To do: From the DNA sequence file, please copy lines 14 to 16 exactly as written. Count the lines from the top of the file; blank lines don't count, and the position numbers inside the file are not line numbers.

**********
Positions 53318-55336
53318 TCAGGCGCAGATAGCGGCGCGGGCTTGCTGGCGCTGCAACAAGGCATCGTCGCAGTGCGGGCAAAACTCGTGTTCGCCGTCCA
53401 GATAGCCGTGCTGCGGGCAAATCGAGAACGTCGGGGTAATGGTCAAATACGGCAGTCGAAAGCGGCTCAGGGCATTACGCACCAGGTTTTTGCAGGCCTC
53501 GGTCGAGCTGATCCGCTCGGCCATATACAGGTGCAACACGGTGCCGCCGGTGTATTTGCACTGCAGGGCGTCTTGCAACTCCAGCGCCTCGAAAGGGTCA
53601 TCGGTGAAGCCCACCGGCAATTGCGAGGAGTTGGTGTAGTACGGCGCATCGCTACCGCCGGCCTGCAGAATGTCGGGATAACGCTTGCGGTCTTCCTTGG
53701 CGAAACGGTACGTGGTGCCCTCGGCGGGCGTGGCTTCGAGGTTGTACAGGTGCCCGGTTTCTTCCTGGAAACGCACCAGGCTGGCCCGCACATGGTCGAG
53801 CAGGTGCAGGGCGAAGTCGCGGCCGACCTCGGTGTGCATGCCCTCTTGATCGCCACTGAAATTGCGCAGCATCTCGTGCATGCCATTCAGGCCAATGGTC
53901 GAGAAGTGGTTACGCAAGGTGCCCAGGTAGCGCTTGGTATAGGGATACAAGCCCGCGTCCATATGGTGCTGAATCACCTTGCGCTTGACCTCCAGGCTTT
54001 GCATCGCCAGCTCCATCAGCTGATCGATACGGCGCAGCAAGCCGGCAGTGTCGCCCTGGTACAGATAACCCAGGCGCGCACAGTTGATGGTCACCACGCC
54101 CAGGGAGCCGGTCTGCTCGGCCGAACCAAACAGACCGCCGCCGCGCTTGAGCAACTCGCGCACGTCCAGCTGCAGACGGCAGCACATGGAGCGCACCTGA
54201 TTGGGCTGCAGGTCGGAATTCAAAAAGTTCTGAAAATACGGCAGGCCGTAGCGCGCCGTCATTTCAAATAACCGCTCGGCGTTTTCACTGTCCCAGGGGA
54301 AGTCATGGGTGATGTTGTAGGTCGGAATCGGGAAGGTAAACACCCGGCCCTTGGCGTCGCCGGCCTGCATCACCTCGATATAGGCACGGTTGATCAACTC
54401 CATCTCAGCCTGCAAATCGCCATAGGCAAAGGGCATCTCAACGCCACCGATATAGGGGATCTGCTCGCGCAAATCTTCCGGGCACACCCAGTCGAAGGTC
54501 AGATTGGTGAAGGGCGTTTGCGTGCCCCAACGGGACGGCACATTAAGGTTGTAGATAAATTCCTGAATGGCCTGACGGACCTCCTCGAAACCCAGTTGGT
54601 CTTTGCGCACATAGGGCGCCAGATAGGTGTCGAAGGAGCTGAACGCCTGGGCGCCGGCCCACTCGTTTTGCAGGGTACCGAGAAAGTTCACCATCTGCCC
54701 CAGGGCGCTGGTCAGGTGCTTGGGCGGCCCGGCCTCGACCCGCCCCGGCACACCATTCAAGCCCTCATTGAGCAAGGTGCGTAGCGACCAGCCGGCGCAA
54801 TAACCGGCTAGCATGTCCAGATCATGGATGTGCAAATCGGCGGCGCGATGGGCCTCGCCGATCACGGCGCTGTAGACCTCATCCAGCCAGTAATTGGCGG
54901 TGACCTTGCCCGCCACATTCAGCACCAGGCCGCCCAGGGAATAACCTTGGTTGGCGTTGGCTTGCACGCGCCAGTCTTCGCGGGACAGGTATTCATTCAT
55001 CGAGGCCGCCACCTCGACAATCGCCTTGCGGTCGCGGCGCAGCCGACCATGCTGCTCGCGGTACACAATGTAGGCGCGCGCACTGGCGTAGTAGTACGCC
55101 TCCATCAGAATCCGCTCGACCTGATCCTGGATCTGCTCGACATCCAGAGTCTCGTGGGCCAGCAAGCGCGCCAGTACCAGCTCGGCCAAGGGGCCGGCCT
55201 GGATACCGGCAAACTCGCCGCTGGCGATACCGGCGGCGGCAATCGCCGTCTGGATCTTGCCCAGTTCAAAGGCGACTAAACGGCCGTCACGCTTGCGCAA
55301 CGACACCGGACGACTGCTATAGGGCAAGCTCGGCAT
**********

54501 AGATTGGTGAAGGGCGTTTGCGTGCCCCAACGGGACGGCACATTAAGGTTGTAGATAAATTCCTGAATGGCCTGACGGACCTCCTCGAAACCCAGTTGGT
54601 CTTTGCGCACATAGGGCGCCAGATAGGTGTCGAAGGAGCTGAACGCCTGGGCGCCGGCCCACTCGTTTTGCAGGGTACCGAGAAAGTTCACCATCTGCCC
54701 CAGGGCGCTGGTCAGGTGCTTGGGCGGCCCGGCCTCGACCCGCCCCGGCACACCATTCAAGCCCTCATTGAGCAAGGTGCGTAGCGACCAGCCGGCGCAA